The Divrei Yoel is in a Drush for Shabbos HaGadol. He quotes the Nezer HaKodesh who explains the phrase "Hamachlif es hazemanim", meaning, that Hashem "switches times". Te NZH"K says it means that Hashem kind of "cuts and pastes" one day onto another time period, so that you can have, let's say, Jan. 15, 2055 happening tomorrow. He says that’s what happened with Yetzias Mitzrayim - Hashem took the day that was supposed to happen after 400 years of Golus and made it occur 210 years after, which is how we explain the discrepancies.

Then he goes on to say that the reason Moshe said "Kachatzos" is because since that day was not really the day that Pharaoh had on his calendar, but rather a day that was transplanted from 190 years in the future, Chatzos would have come out a bit before or after Pharaoh expected.

It's a pretty cool "vort", but its actually the opposite of time travel. Time travel means you are traveling through time. Time remains the same, but you go from point A to point B in the time stream. Here, time itself is traveling from one point in history to another.

But I hear the point. The world actually experienced a day in time other than the one that was scheduled on the calendar to come. So I guess in a way that is time travel.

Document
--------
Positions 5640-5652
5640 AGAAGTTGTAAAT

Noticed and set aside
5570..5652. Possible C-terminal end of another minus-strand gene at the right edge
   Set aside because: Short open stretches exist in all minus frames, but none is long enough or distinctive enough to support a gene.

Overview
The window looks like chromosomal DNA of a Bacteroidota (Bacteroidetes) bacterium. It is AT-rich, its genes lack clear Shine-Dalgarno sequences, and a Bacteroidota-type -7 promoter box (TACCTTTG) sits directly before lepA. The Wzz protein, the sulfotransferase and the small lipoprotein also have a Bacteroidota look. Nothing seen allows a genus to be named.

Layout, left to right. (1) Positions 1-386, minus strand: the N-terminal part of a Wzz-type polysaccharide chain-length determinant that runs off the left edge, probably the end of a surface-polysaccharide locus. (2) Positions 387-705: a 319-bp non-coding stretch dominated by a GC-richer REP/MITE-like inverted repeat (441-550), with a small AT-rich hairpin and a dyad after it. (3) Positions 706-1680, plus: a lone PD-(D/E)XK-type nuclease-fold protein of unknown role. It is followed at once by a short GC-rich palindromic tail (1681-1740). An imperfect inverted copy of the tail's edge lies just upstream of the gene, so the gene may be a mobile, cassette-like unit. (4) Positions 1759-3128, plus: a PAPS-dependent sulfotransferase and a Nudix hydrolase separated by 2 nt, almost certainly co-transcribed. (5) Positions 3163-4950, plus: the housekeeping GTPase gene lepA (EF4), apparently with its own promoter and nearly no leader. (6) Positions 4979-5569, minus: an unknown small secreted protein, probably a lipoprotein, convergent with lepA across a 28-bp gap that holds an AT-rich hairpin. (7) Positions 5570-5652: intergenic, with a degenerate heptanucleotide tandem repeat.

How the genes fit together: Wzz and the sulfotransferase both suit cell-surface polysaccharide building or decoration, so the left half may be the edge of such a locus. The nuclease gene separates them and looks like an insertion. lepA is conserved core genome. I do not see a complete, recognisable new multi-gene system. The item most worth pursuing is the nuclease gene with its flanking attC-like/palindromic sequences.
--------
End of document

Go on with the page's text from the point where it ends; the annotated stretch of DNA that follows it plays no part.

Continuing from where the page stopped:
The yesod belongs to the Nezer Hakodesh. The Divrei Yoel merely used it.

beakman45 Posted - 28 May 2002 2:08

Just curious...where does the Tashbetz have this shitah? Is it in a t'shuva? Thanx

MODERATOR Posted - 28 May 2002 3:15

Tashbetz III:245

green Posted - 02 June 2002 4:25

I know that obviously Hashem exists outside of time, but doesn't time itself exist as a creation? two things- first of all, I think its the sforno that says on beraishis bara elokim- mikan sheHashem bara zman. and if time is a function of matter, then by creating matter, Hashem had to have created time.

MODERATOR Posted - 02 June 2002 23:55

Not everyone agrees that time is dependent on matter. Its possible that time is merely a "fact", that doesn’t need to be "created." Like, lets say the rule the A^2+B^2=C^2, is just a fact, not a creation, and did not need an act of creation to validate it (so says the Chazon Ish).

Note: Do NOT think into this stuff - it’ll make you nuts. We cant imagine a world without time any more than we can imagine a world without matter.

jewsrok Posted - 03 February 2003 2:09

Oh my gosh I think I’m in heaven- I LOVE this time travel stuff. but I don't think into it (for fear of going seriously psychotic). but mod- that whole explanation- so cool! thanks